Ecological Niche

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Narwhals are amid the strangest and most resilient animals in the Arctic. In fact, many people do not believe narwhals exist. A narwhal has the body of a dolphin/whale hybrid, and the “horn” of the fictitious unicorn. This “horn,” which is a tooth, adds to the tales of fantasy surrounding the Narwhal and its origins.

Narwhals live, hunt, and reproduce underwater, where they swim in search of prey in pods. Each pod ranges from 2-3 narwhals to several hundred narwhals. Narwhals spend their days in their wintering grounds diving. Narwhals typically dive to at least 800 meters between 18 and 25 times per day every day for 6 months. Many of these dives go  deeper than 800 meters, many reaching over 1,500 meters (4,500 feet). Dives to these depths last around 25 minutes, including the time spent at the bottom and the transit down and back from the surface.

A Pod Of Narwhals Mid-Dive

These majestic, seemingly fictitious creatures are, in fact, very real. They are endothermic, mammal, heterotrophs. Narwhals have a very limited, carnivorous diet, that changes throughout the year. In the winter, narwhals feed solely on Greenland halibut or Gonatus squid. Greenland halibut are flatfish found on the bottom of the sea, requiring long dives to be found. During the summer, ice-free season, narwhals eat very little and have nearly empty stomachs.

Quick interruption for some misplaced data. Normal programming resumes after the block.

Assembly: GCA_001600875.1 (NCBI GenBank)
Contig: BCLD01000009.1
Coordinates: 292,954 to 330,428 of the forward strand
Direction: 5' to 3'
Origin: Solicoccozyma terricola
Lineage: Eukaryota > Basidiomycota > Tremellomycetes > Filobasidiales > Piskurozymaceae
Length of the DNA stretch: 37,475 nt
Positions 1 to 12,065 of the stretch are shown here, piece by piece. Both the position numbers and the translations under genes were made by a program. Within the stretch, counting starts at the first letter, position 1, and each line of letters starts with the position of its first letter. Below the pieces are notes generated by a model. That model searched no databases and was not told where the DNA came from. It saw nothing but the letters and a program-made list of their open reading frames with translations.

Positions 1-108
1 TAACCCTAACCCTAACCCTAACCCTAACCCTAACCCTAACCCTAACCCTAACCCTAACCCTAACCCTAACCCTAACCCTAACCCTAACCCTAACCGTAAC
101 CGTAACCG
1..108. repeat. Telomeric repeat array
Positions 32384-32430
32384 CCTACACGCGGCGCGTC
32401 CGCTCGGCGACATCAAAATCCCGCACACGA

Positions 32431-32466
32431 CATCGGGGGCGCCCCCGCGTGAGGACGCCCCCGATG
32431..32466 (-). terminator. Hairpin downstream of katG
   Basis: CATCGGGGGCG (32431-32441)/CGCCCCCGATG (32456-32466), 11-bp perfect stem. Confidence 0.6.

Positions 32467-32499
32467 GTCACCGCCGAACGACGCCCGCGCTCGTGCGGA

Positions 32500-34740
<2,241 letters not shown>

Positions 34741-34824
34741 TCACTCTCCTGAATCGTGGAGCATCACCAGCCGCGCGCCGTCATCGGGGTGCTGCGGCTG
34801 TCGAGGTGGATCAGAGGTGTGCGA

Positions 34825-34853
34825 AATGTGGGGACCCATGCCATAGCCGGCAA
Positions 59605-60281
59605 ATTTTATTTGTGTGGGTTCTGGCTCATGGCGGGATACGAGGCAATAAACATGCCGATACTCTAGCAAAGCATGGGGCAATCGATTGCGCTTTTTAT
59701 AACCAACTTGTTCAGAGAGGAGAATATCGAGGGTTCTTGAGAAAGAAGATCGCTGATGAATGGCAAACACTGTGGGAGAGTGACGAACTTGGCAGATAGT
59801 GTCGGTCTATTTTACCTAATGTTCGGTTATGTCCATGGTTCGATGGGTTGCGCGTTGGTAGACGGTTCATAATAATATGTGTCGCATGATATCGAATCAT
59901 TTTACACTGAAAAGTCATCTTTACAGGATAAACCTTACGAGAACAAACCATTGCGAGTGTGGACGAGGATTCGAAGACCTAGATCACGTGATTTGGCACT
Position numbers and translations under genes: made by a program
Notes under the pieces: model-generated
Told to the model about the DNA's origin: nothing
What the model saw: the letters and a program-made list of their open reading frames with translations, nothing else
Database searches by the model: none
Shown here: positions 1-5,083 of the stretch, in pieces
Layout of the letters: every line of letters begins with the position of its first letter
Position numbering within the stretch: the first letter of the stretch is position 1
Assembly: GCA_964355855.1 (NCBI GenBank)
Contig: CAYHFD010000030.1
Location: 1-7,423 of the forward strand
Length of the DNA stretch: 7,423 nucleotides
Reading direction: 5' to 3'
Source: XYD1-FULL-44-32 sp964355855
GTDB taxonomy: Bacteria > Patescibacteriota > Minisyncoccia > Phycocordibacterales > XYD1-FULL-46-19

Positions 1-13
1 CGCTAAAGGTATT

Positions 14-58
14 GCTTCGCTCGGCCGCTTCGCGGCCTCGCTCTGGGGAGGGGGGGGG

Narwhals are tertiary consumers, with increasing competition for food. Global Warming is not only reducing the populations of the Greenland halibut and Gonatus squid, but driving whales (including killer whales–one of the few natural predators of narwhals) towards Baffin Bay. This is severely damaging the Narwhal population, which, due to the harsh environment in which the species lives, was already diminishing. Narwhals are generally perceived as predators in relation to smaller consumers; however, they fall prey to killer whales, as well as humans and occasionally polar bears when they rise to the surface for air and rest.

A Narwhal Bursting Through The Water For Air

Narwhals live and sleep in the ocean and do not hibernate. They are neither nocturnal nor diurnal. In fact, narwhals do not care whether it is bright or not when they are awake. Due to their sonar, narwhals, as well as many other species of whales and dolphins, rely mainly on their hearing rather than sight. Therefore, narwhals tend to sleep only when tired, and do not have a set “schedule” for their waking hours.

Narwhals are highly dependent on the populations of the Greenland halibut and Gonatus squid thriving, as these species are their only source of food. Together, narwhals and the Greenland halibut and Gonatus squid form a predator-prey relationship that allows the Narwhal to flourish. Another predator-prey relationship that the Narwhal is associated with is with the killer whale. The killer whale is one of the only predators to narwhals, and help to keep the population in balance.

A Killer Whale, One Of The Narwhal’s Only Predators